These four similar questions are the most frequently asked questions, and it's wonderful that you are asking - you care about me, and that's great - but they are the hardest to answer! Well, technically, I guess they aren't - the simple answers are "great, great, it was wonderful, and yes, I did." I feel like I owe people more than that, though. I think the difficulty lies in that I don't see it as a trip or an experience, even though technically it is both of those things. It was, and is, more than just that - it's life, and it's an amazing and wonderful thing! I've been told, "You know, this is great, but eventually you have to get back to real life." This is my real life! I don't see this as an isolated event, like a two-week missions trip would be. It's more like a chapter in my life story - I know it will eventually end, but while it happens, I am continuing on with what is now my normal life. You settle down, get into a routine. It's not a mountaintop event, like a weekend youth conference or something. It became even less like one once I started extending, and then when I got the opportunity to go back - for now, this is my "normal." And if you were wondering - people haven't really asked me that much about my plans farther out - no, I haven't the slightest idea what the next chapter will look like.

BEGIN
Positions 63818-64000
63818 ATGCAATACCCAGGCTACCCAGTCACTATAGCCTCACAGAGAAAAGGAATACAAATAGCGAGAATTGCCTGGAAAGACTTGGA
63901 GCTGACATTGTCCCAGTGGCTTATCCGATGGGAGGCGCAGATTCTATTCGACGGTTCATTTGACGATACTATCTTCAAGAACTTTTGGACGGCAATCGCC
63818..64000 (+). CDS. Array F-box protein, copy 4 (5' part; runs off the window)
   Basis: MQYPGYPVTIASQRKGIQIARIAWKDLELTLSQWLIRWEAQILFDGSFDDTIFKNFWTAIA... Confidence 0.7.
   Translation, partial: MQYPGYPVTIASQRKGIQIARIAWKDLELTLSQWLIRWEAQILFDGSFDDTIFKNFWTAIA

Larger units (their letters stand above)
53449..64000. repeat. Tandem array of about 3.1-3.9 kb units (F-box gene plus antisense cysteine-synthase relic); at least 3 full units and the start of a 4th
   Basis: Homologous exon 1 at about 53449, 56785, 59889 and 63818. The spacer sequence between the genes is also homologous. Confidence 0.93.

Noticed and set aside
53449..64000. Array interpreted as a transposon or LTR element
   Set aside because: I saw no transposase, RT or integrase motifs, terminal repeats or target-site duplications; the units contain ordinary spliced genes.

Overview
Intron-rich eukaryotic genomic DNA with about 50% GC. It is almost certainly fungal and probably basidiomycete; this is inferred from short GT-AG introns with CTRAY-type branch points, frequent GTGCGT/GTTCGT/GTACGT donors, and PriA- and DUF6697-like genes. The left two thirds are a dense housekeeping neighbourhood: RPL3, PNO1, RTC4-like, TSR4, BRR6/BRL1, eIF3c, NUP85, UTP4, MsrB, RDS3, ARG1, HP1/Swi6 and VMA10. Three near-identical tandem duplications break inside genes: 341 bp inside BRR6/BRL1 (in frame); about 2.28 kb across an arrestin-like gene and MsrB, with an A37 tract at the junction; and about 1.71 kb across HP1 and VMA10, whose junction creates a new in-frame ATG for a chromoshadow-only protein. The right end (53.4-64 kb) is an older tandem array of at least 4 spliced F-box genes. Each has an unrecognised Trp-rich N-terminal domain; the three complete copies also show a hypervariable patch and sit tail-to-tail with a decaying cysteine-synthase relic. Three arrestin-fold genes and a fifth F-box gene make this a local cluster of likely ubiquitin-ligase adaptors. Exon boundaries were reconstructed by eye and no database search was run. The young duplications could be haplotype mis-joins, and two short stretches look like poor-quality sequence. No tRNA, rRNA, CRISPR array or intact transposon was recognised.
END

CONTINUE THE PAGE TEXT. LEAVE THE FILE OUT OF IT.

Did you find a guy?
No, much to the chagrin of my African friends.
Are you going back? When?
Lord willing, yes. Whenever I get support raised. I'm hoping that is early next year.
I also want to respond to a comment, or more specifically, a genre of comment that I keep getting over and over since I have come home. It takes various forms, but it usually sounds something like, "Wow, that's such a wonderful thing you are doing" or "I'm so proud of you."
These are very nice things to say. Please don't stop saying nice things to me - I much prefer it to the alternatives - unkind things, which none of you would say anyway, or just not talking to me. I am, however, usually at a loss as to how to respond with anything besides, "Well, it's great, I love it..." Sometimes I wonder what exactly people are meaning when they say it...I mean, it's nice, and it's true that it's a wonderful thing. But you know? It's not a sacrifice for me to do this. I mean, in a way I suppose it is - taking care of babies IS taxing and I DO get homesick and there ARE conflicts to work through with people. But, this is my passion and I love it. I find so much joy in it. Isn't it amazing that serving God is not burdensome? Because He totally doesn't have to make it so wonderful for us. We have no right to this, but His grace is just so good. (Just so you know, I'm not trying to downplay those who are in really, really hard circumstances, like those persecuted for their faith. Who, I have heard, still find an awful lot of joy in following God - He sustains them.) Also, Romans 12:1 tells me that presenting myself as a living sacrifice is my "reasonable service." Not something out of the ordinary that is extra-special.